Bookends | 09.03.18

Darkhaven and Jonathan Strange & Mr Norrell

Oh hello Friday, long time no see. I convinced myself on Wednesday morning that it was Saturday, turned my alarm off and went back to sleep… Suffice to say this week has felt like forever!

It’s not been my strongest reading week either, but I am okay with that and I will tell you why. I finished Darkhaven by AFE Smith first and while it wasn’t the best book I’ve ever read, it was a quick satisfying fantasy read. If you’d like to know a bit more about it, I wrote a quick summary in last week’s Bookends that you can check out. But my next read, my next read made the slower week worth it.

‘Villages or farms on a violent border divided by faith didn’t become peaceful because of pen strokes in courts far away.’

I picked up the only book I started and finished this week: Children of Earth and Sky by Guy Gavriel Kay. I am so glad I took my time with this one as woah. It did not disappoint. The only other GGK book I have read is Tigana and I was nervous that I wouldn’t enjoy any of his other works as much. I was wrong. I absolutely love Children of Earth and Sky. Love, love, love. I adore his writing, it is so powerful and emotive and he doesn’t shy away from switching up the sentence structures as the pace picks up/slows down. Kay writes alternative histories with a twist toward the fantastic. I wouldn’t class them as full fantasy stories, but the lands his characters inhabit, while heavily influenced by our world, are fictitious. There is also an element of magic, in this story we have the ability for spirits to linger in their descendants minds for a time (although this is only really applicable to one character). But largely, it reads like historical fiction, but with new, made-up characters and place names. Children of Earth and Sky looks at the history between Venice and Dubrovnik, the Holy Roman Empire and the Ottomans. It spans years, multiple character perspectives and several cities and roads. Yes, roads.

I find it incredible how easily Kay moves from one character to the next in an omniscient narrative and is able to go from one small event and then almost zooms out and describes how this ripples across time and distance to affect greater changes. Seamlessly. I was so caught up in this world and its characters that I was shouting when bad things happened, cheering at the good parts and nearly in tears at other, quieter moments of the story. It was great to see all these different character journeys meet up, separate and come together again in wonderful clarity and emotion. I know I’ve stressed this, but the writing is incredible. I have tabbed many sections and even read some aloud to Ryan because I needed to share the experience. It probably isn’t everyone’s cup of tea, there are a lot of commas but I like how that makes you ‘speak’ the sentence in your head when you’re reading it. It’s wonderful.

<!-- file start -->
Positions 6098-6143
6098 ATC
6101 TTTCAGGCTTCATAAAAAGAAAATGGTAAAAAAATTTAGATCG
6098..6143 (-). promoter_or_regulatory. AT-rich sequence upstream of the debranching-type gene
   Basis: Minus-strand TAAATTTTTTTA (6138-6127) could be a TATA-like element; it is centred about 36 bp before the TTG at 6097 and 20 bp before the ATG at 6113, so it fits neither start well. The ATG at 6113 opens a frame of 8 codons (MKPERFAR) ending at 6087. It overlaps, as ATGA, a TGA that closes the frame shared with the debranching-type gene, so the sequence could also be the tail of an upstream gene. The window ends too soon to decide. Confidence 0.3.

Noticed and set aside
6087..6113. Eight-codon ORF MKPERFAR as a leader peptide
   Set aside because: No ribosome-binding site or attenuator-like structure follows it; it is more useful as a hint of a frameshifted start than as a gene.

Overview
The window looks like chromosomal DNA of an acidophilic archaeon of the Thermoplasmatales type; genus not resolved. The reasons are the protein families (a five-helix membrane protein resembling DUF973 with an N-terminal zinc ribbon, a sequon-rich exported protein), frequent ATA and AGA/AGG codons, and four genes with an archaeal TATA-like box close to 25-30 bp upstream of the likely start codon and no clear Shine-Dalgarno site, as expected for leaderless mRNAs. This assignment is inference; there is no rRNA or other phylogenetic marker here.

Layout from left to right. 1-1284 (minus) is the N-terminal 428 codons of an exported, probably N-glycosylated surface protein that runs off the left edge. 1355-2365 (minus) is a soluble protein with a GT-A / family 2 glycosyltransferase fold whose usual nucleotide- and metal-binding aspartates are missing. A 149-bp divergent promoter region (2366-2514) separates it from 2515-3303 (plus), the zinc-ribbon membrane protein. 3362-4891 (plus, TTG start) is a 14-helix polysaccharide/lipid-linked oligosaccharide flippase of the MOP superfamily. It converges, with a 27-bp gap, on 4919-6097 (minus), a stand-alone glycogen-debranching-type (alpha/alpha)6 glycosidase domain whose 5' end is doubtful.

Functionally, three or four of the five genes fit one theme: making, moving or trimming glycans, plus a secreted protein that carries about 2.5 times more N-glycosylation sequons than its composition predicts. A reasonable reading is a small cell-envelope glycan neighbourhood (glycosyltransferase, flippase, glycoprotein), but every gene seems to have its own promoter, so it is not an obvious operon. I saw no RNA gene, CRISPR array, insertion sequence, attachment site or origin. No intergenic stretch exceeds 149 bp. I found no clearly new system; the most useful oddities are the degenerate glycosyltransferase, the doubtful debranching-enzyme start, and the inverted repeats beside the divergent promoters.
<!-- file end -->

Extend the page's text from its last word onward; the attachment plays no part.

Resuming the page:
GGK explores big themes in his books and this one is no different, we explore the endurance of love and friendship, national pride, faith, the toll of warfare/invasion, the fall of cities, how sometimes the right path/choice creeps up on you… and he weaves them all together masterfully. There are moments when I just sat back and thought about what I’d just read. He makes it easy to sympathise with all sides and demonstrates how easy it is to be blinded by faith/ignorance. Nothing felt forced and the ending was great.

‘We live among mysteries. Love is one, there are others. We must not imagine we understand all there is to know about the world.’ 

Last but not least, I am still listening to Jonathan Strange and Mr Norrell by Susanna Clarke. Last week I expressed how I was still waiting for it to get going. I’m half way through and still waiting…and for a book over 1000 pages long, that is no fun. I am struggling. The writing is beautiful and the premise (of two magicians trying to bring magic back to Napoleonic Britain) has promise, but it is just so boring. It reads like a history book of nothing. If it wasn’t for the great writing and that so many people rave about it, and that I have put up with nearly half of it, I would stop. But I shall persevere.

So how has your week been? Any exciting reads? Let’s chat!

Happy reading x

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4 thoughts on “Bookends | 09.03.18

  1. I felt the same about last week. It felt like two or three extra days were added to the work week. I was so eager to get off work on Friday that I almost didn’t get anything done.
    I can’t wait to get into some GGK books. Everyone says his writing is great and that’s the main thing I want to sample.

    Liked by 1 person

    1. It’s terrible when weeks feel like that, isn’t it! At least it’s over now, but so is the weekend 😞 they go by too quick!

      He’s great! I think Children of Earth and Sky is a good starting point as it’s his latest. Tigana is great, but does take a while to get going. I picked up A Song for Arbonne and Under Heaven by him to try next 😍

      Liked by 1 person

      1. Yea, it’s over way too quickly because I really enjoyed this weekend.

        I have Tigana, so I’ll start with that. I don’t mind a slow build much if the writing is great and the story interests me in some way.

        Liked by 1 person

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